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Migration and Home Affairs


  • In the global context, compulsory return of an individual to the country of origin, transit or third country (i.e. country of return), on the basis of an administrative or judicial act.
  • In the EU context , the process of going back – whether in voluntary or enforced compliance with an obligation to return – to:
    - one’s country of origin ; or
    - a country of transit in accordance with EU or bilateral readmission agreements or other arrangements; or
    - another third country, to which the third-country national concerned voluntarily decides to return and in which s/he will be accepted.



  • BG: принудително връщане
  • CS: nucený návrat
  • DE: zwangsweise Rückführung / Zwangsrückführung / erzwungene Rückkehr
  • EL: αναγκαστική επιστροφή / αναγκαστικός επαναπατρισμός / ακούσια επιστροφή
  • EN: forced return
  • ES: retorno forzoso
  • ET: sunniviisiline tagasipöördumine / tagasisaatmine
  • FI: pakkopaluu / pakkopalauttaminen
  • FR: retour forcé
  • GA: filleadh éigeantach
  • HU: kötelező visszatérés
  • IT: Ritorno forzato / Rimpatrio forzato
  • LT: priverstinis grąžinimas
  • LV: piespiedu atgriešana (EU acquis); piespiedu izraidīšana
  • MT: Ritorn ta' bilfors / Ripatriazzjoni obbligatorja
  • NL: gedwongen terugkeer / verplichte terugkeer
  • PL: przymusowy powrót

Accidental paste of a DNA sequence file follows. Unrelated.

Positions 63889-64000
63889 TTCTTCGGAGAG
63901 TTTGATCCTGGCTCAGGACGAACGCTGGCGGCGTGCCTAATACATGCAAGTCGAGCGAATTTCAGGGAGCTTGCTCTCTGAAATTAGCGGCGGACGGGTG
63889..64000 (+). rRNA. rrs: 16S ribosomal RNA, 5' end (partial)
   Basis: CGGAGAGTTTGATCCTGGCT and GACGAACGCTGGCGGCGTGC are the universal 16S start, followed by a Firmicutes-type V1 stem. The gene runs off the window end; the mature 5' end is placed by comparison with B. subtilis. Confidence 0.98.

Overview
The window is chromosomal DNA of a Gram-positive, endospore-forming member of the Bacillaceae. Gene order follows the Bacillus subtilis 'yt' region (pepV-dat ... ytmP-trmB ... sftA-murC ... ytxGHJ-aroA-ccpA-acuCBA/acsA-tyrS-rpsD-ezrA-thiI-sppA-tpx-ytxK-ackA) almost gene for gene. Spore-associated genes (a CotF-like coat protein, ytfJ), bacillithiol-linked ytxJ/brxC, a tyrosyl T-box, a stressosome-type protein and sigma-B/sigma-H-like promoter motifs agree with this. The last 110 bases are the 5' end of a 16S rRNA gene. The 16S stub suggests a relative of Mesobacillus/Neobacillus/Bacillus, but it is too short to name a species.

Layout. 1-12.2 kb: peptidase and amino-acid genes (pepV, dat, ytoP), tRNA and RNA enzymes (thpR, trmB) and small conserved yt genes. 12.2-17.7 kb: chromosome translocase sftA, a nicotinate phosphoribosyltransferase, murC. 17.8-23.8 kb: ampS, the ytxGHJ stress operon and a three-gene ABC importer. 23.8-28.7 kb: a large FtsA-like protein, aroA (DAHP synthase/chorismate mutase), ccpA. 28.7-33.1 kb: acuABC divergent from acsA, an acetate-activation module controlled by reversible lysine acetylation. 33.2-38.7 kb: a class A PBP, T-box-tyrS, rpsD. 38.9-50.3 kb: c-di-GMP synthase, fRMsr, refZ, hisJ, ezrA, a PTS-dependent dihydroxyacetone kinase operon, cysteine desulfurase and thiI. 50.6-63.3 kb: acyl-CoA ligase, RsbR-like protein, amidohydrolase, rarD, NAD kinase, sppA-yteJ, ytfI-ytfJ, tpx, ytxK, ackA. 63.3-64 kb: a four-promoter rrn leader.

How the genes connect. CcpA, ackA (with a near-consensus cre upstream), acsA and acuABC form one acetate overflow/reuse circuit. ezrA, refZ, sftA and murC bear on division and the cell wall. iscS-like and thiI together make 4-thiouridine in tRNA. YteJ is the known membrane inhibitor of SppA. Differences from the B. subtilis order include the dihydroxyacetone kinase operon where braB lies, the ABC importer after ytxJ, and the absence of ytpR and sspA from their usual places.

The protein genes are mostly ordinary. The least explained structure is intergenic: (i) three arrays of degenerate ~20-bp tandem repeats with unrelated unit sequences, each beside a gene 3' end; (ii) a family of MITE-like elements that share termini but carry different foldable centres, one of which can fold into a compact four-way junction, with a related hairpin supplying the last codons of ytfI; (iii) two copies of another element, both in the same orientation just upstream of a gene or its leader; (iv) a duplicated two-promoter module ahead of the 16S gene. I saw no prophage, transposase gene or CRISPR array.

• PT: retorno forçado
  • RO: returnare forțată / returnare sub escortă
  • SK: nútený návrat
  • SL: prisilno vračanje / prisilna vrnitev
  • SV: återvändande med tvång
  • NO: tvangsretur
  • KA: იძულებითი დაბრუნება
  • UK: примусове повернення


  • compulsory return

Broader Term(s)

Narrower Term(s)

Related Term(s)


1. In the global context, forced return is a broader term which includes any action having the effect of returning the individual to a State, including expulsion, removal, extradition, rejection at the frontier, extra-territorial interception and physical return.
2. The term ‘forced return’ is not used at all in European Union legislation. Council Directive 2008/115/EC (Return Directive) which regulates the return of migrants whose stay has been found to be illegal – refers to return following a return decision as ‘return’ (not ‘forced return’). In order to avoid confusion with the return of migrants based on their free will and without any direction from the State, the EMN has named ‘return’ when occurring in compliance with a return decision, ‘forced return’.
3. If the term ‘forced return’ is used in the European Union environment (e.g. in the metadata of Eurostat), it is understood as synonymous with ‘removal’ – i.e. the physical transportation out of the country following a return decision.
4. Outside of European Union legislation the term ‘forced return’ is more commonly used and understood as a return which occurs once a return decision has been issued.